Actually, that's not true. I sleep well when I sleep, but once I wake up, I'm UP. As in wide awake, ready to go, bouncing off the walls UP.
The other 2:30 and 4:30 come when it's pitch-black outside. Frost develops in the pre-dawn hours, preparing to wreak its havoc on strawberry blossoms and baby apples. There's not much traffic on our road, or anywhere else around here for that matter. Should the sheriff drive by, he might wonder if all is well, seeing my kitchen light on at such an unseemly hour.
Bedtime is early, usually by 9 p.m., so I'm not technically sleep-deprived, more like underslept. Five or six hours, and sometimes seven, is certainly enough to get by on, but getting UP so early-early-early takes its toll after more than a couple of days.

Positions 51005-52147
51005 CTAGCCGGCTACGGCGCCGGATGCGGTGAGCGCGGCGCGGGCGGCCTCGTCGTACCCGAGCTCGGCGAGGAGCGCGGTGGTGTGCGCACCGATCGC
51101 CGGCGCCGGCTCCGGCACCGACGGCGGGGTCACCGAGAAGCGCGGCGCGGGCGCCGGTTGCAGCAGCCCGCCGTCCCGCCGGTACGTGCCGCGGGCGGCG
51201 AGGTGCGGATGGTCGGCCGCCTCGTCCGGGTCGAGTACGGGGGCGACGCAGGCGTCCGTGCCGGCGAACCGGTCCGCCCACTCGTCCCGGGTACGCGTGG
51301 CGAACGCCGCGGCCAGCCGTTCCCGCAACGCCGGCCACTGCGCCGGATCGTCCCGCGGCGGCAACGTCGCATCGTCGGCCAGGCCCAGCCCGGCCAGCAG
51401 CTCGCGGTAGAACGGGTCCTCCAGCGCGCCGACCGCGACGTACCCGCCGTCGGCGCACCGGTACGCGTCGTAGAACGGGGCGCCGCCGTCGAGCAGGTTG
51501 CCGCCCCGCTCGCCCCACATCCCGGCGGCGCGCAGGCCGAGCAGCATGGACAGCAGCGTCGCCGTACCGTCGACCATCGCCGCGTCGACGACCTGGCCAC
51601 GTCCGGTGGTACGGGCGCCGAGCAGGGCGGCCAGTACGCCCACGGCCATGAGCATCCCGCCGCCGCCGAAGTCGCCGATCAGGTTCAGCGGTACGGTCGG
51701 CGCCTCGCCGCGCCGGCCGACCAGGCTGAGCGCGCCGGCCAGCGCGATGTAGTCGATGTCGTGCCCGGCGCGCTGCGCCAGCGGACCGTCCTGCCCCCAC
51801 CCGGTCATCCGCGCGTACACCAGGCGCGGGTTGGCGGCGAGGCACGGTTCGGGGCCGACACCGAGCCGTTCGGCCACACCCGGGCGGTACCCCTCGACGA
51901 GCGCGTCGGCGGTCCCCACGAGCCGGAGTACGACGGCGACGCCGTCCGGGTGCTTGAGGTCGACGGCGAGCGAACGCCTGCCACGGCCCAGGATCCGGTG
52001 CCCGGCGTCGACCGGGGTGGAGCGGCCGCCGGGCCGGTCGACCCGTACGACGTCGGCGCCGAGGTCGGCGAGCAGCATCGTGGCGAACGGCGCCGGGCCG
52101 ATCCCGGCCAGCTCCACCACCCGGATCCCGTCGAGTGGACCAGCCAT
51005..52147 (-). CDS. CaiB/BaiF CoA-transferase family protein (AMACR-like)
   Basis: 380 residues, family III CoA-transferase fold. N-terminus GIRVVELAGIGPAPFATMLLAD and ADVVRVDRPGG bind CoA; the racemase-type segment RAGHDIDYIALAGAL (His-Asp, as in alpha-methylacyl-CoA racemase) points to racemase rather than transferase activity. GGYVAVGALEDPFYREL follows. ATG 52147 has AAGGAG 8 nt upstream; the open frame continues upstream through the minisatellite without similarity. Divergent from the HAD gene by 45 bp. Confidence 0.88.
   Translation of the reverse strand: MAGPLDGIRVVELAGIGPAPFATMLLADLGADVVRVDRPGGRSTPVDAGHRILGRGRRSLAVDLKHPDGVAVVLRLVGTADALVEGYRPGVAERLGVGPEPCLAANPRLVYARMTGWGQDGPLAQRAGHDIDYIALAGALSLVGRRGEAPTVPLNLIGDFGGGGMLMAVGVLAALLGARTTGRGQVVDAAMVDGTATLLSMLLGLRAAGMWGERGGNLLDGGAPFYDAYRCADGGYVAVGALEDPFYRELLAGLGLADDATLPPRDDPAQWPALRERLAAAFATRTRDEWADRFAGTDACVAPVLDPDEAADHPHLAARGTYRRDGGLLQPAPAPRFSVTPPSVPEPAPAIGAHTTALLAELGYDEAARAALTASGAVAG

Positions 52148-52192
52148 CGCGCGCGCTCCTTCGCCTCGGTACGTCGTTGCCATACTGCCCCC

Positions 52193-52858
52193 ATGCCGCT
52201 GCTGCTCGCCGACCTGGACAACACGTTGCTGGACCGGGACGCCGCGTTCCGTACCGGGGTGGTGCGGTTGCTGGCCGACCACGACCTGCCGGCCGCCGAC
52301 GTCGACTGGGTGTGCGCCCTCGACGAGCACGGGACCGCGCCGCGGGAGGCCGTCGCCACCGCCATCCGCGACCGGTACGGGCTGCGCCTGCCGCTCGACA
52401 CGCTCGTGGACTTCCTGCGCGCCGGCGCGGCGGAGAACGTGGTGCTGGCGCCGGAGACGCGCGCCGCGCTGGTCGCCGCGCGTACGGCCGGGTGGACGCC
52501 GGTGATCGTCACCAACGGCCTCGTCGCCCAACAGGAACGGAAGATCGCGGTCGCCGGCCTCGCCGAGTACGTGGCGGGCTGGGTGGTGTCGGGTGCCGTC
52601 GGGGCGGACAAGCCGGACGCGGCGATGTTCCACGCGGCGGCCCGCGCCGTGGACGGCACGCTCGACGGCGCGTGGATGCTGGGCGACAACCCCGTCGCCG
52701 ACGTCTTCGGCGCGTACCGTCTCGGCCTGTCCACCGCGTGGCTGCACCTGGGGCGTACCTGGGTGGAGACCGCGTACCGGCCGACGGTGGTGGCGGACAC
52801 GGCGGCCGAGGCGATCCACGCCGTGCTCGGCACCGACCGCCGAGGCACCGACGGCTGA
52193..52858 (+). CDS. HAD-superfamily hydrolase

My energy level drops dramatically around 4 p.m. – just in time to start dinner. I feel fuzzy, almost like I have a hangover, with the blackout but without all the fun. Not a good feeling. I have trouble concentrating and I'm not a good listener around that time. Just ask my oh-so-patient husband.
To somewhat prepare for not ever wanting to make dinner again, yesterday I cooked 10 pounds of chicken quarters. Some went into the crockpot for chicken noodle soup (which we ate last night and will have again tonight). The rest is in the refrigerator, ready to skin and bone this morning and put into the freezer in meal-sized packages. I also cooked and froze three pounds of ground beef with some chopped onions.
Because shortcuts are allowed when you've underslept. Right?
I know some of you have written about your own sleep issues. How do you get back on track? I'll be staying UP later tonight, as I'm going to see The Hunger Games. It begins at 7, ends 142 minutes later and it takes another 25 minutes to drive home. I should be collapsing into bed around 10 p.m. Maybe that shift in schedule will be enough to get me back on track.
Until the next time. I'm open to other suggestions. (Can you believe it? I'm actually asking for advice!)